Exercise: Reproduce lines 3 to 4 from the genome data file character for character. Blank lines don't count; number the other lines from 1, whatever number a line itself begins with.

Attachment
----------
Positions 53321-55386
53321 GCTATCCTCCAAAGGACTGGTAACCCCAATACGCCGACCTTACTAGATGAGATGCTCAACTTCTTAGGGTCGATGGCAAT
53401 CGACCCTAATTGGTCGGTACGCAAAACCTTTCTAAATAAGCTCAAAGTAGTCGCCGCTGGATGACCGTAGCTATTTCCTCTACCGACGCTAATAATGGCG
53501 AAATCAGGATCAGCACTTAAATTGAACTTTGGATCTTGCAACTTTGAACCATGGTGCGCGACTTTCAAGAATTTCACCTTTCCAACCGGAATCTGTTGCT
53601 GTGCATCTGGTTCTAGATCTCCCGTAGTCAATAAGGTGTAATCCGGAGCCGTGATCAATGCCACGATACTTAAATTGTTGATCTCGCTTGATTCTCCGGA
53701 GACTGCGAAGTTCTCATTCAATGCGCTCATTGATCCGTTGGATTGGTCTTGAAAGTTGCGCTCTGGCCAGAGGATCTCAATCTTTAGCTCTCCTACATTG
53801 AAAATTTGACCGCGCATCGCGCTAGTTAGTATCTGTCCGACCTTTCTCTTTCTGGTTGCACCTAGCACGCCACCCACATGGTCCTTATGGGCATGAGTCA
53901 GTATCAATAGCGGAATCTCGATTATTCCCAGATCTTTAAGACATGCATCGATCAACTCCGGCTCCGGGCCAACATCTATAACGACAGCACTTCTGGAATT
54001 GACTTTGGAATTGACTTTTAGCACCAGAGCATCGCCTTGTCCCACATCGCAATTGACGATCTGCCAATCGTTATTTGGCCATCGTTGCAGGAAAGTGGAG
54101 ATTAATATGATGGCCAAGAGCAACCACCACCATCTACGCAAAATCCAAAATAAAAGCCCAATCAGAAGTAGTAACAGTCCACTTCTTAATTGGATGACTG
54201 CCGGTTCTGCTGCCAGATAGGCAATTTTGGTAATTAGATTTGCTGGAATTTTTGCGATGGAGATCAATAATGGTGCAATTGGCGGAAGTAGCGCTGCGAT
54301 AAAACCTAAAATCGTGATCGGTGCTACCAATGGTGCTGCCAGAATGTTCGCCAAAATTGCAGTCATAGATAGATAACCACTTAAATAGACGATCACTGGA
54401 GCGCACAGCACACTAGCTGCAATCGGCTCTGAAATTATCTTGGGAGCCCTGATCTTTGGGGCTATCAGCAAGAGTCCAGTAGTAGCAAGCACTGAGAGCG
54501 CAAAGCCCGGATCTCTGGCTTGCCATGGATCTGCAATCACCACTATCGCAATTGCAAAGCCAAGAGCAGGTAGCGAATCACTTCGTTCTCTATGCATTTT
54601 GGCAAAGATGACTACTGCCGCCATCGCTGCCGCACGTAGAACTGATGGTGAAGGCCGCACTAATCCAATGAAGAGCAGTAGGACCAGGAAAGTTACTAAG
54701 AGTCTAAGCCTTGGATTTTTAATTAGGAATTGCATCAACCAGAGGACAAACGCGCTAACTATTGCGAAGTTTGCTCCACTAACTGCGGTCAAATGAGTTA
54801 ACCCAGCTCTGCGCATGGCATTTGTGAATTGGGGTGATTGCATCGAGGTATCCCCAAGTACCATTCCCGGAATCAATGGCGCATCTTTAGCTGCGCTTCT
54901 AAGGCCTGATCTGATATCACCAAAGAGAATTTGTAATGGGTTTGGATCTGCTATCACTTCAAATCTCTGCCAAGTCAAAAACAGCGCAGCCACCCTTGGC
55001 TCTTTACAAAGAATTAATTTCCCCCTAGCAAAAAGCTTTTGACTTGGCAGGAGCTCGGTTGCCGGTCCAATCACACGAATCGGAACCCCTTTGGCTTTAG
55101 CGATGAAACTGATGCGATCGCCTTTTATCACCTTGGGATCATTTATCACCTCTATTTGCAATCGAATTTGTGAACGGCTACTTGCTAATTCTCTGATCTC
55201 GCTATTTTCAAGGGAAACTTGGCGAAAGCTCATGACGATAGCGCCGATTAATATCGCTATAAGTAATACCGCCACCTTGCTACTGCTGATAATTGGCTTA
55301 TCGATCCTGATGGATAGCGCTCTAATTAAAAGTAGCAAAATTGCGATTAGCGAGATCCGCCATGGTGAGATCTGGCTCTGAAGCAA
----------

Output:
53401 CGACCCTAATTGGTCGGTACGCAAAACCTTTCTAAATAAGCTCAAAGTAGTCGCCGCTGGATGACCGTAGCTATTTCCTCTACCGACGCTAATAATGGCG
53501 AAATCAGGATCAGCACTTAAATTGAACTTTGGATCTTGCAACTTTGAACCATGGTGCGCGACTTTCAAGAATTTCACCTTTCCAACCGGAATCTGTTGCT